In 2005, Katherine Losse was just a copywriter who, like most bored cubicle jockeys, used Facebook to procrastinate during work. Then one day, she saw a bulletin on the site's homepage that read: “Do you want to work at Facebook? Send us your resume.”
Later that year, Losse joined Facebook as a customer-service rep, becoming employee #51 and one of only a handful of female Facebookers. Over the next five years, she would rise through the ranks, witness the company's kudzulike growth and eventually become Mark Zuckerberg's personal ghostwriter.
Now, she's writing for herself. Losse's book, The Boy Kings: A Journey into the Heart of the Social Network, published today by Free Press, is a tell-all about her half-decade at Facebook, with details about the behind-the-scenes politics and back-room shenanigans of Facebook's early days. (Of special note: a scene in which Zuckerberg plays "Wonderwall" on his guitar while Losse and other Facebookers sing along.)
In a telephone interview today, Losse said she had gotten “no direct word” from Facebook about her book yet, though some of her friends at the company had given her feedback.
“It’s a bit of a different take than what they would have written, but I think they thought it was fun,” she said.
Losse, who now lives in Marfa, Texas, and is still Facebook friends with Zuckerberg, also said she hoped the book wouldn’t be seen as a lurid exposé.
“For me, this is a way of telling my story in a format that I enjoy writing in,” she said. “I believed everything that I wrote about. And ultimately, a lot of it is rather benign.”
Still, Losse's book is hardly kind to Facebook. She maligns the company's early gender imbalance, dishes dirt on executives like Sean Parker, and describes Zuckerberg as a competitive, socially aloof hacker who could be tin-eared on certain issues. ("I dated a model once who was really hot, but my girlfriend is actually smart," Losse quotes him as saying.)
A Facebook spokeswoman declined to comment on the book or Losse's time at the company.
Here's a sampling of what's inside:
Sean Parker, party animal: At the 2007 Coachella music festival, Losse and a group of fellow Facebookers rented a house and took in acts like Daft Punk and Ratatat. One night during the festival, Losse writes, Sean Parker — Facebook's first president and the co-founder of Napster — showed up at the house with what Losse was later told was “a doctor’s bag full of drugs, which everyone politely declined.”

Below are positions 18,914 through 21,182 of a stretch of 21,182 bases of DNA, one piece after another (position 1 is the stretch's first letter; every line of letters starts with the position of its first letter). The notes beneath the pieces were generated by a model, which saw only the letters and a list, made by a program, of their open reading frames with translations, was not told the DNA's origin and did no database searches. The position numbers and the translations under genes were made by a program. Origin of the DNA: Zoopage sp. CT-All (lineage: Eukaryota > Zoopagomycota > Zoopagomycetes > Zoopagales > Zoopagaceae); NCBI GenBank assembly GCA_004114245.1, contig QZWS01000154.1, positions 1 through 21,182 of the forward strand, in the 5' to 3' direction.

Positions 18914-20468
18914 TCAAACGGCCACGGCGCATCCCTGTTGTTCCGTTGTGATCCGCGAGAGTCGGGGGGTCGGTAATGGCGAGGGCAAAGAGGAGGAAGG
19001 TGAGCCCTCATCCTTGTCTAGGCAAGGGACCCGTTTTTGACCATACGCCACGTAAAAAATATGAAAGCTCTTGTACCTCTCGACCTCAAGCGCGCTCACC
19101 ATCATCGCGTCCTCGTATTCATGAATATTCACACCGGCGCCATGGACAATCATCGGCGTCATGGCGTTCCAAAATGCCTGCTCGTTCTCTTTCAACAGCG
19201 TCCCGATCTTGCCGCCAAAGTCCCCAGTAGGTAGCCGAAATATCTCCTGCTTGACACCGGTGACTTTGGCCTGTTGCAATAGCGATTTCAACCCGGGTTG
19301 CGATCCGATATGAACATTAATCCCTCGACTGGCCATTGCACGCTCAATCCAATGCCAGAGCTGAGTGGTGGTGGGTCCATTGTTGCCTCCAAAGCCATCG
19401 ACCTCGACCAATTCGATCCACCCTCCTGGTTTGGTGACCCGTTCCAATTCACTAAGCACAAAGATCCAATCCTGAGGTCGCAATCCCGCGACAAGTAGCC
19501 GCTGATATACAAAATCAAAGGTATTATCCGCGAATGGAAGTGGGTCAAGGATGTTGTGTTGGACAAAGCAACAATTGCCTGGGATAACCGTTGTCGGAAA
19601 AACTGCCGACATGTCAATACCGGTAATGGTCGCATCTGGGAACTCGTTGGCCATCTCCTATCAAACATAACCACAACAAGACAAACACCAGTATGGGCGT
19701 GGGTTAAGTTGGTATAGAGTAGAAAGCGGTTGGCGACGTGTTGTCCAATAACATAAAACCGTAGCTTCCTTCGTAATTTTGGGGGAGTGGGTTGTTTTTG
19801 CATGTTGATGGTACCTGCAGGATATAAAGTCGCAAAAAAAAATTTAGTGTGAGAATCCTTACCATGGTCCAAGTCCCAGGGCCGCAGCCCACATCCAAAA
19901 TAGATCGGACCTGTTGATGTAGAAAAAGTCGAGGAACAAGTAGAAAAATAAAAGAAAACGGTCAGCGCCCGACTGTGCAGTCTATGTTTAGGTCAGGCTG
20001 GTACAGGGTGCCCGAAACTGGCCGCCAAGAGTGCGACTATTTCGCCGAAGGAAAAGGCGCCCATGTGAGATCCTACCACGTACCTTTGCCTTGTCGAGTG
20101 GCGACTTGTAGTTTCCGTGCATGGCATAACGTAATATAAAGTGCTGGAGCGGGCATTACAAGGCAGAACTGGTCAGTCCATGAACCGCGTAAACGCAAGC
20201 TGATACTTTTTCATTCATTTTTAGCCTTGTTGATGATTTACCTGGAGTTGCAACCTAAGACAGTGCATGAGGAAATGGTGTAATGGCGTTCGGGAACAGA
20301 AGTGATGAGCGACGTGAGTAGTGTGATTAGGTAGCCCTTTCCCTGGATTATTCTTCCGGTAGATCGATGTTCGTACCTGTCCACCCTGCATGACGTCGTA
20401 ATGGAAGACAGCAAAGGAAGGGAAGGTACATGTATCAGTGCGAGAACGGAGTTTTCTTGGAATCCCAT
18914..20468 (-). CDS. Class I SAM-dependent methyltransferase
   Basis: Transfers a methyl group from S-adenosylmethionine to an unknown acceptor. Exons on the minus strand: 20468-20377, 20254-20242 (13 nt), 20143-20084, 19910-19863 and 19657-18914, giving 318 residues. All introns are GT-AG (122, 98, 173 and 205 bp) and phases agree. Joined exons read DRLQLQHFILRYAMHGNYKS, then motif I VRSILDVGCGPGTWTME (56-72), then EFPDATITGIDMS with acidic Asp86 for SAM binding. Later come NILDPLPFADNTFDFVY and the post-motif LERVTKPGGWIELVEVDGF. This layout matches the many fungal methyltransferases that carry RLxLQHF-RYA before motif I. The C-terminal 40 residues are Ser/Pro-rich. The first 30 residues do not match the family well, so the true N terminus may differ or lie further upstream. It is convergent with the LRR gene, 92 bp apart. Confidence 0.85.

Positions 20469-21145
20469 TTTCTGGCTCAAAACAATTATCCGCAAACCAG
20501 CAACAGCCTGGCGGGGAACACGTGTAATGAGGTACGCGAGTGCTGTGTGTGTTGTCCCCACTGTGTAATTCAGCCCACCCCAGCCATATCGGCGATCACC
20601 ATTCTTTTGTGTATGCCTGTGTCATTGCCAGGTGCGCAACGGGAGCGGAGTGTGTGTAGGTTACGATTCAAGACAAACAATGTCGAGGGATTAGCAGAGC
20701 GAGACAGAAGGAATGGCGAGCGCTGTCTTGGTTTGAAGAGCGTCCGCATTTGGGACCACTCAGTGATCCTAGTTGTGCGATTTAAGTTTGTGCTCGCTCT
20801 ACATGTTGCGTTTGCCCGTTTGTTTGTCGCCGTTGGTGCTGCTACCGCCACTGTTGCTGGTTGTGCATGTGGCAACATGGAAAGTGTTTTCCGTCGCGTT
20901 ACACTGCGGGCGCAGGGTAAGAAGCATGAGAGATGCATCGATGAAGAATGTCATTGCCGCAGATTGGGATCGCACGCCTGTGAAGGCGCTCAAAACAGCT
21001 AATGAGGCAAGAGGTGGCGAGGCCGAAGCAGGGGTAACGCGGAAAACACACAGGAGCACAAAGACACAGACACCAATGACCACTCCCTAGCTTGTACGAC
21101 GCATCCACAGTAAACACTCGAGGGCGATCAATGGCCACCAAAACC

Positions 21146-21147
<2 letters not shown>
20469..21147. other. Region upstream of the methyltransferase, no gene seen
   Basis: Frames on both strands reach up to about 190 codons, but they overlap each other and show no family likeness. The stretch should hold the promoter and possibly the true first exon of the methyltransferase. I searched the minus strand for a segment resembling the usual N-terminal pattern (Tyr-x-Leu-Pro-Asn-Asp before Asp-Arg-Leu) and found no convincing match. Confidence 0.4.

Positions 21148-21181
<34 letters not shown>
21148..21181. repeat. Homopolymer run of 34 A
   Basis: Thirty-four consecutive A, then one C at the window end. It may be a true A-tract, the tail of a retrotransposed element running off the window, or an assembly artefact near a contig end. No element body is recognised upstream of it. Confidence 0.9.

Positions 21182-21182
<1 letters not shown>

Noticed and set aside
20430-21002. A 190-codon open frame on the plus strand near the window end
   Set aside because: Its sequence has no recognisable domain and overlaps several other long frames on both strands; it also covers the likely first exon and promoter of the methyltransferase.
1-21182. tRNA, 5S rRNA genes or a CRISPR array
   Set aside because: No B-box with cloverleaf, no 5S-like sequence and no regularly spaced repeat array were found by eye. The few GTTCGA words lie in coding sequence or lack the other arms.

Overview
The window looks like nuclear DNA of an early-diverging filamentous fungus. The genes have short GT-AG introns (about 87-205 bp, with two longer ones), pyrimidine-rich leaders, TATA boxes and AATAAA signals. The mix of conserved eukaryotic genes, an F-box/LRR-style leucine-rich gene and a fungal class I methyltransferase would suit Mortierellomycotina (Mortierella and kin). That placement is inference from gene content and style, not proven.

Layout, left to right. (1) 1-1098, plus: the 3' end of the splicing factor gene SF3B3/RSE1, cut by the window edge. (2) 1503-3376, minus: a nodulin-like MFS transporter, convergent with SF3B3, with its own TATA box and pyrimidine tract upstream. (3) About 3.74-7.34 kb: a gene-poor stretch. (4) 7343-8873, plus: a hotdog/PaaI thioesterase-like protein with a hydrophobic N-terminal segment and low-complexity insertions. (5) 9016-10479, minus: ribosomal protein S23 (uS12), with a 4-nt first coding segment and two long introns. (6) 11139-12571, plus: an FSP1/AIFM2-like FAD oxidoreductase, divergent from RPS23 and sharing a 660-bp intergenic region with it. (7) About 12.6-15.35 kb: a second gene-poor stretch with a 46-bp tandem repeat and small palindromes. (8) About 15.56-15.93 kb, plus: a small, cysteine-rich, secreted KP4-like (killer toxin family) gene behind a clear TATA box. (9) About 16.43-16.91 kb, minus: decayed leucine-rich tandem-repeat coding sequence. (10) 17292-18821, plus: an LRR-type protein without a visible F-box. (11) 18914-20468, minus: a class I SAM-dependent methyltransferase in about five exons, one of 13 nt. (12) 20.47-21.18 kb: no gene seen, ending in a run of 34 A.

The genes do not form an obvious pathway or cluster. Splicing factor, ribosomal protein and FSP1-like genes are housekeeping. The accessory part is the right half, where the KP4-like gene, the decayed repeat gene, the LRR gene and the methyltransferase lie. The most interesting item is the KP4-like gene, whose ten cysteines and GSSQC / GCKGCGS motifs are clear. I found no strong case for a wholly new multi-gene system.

A bunch of twentysomethings turning down drugs at a music festival might seem odd, but Losse says it was a product of Facebook’s hacker culture: “Standard methods of being bad, like doing drugs, seemed inefficient and superfluous to us.”
Hacking the birthday: On Zuckerberg’s 22nd birthday, Losse writes, Facebook’s employees were given a set of instructions: women were supposed to wear “a T-shirt with Mark’s picture on it,” and men were told to wear Adidas sandals in tribute to Zuckerberg’s trademark flip-flops. Where others might have seen an innocent birthday homage to the boss, Losse saw idol worship:
The gender coding was clear: women were to declare allegiance to Mark, and men were to become Mark, or to at least dress like him. I decided that this was more than I could stomach and stayed home to play sick that day. I was the only one.
What hostile work environment? At times, Losse writes, Zuckerberg could seem oblivious when it came to dealing with the concerns of female employees:
When a female employee reported being told by a male coworker in the lunch line that her backside looked tasty — “ I want to put my teeth in your ass,” was what the coworker said — Mark asked at an All Hands (it was hard to tell whether it was with faux or genuine naiveté), “What does that even mean?”
I'm the package, bitch: When Losse traveled with Zuckerberg to Brazil for a press tour, she learned what makes a billion-dollar CEO different from a workaday millionaire. When one of Zuckerberg’s security guards referred to her and other Facebook employees as “the straps,” she was confused.“You are the straps,” they explained. “Mark is the package. He’s number one, he’s the guy we have to protect at all costs. Everyone else is the straps, because you’re the hangers on. You’re only important because he is, but we can’t have you falling into the wrong hands.”
Dustin Moskovitz, clairvoyant: Despite employing her as his ghostwriter, Mark Zuckerberg never completely trusted Losse, she writes. But Moskovitz, Facebook's co-founder, took his suspicion one step further:
A year after I started working there, we were talking at a smoke-filled party somewhere in the Stanford hills when he said to me, matter-of-factly, “You’re going to write a book about us.”
And, lo and behold, she did.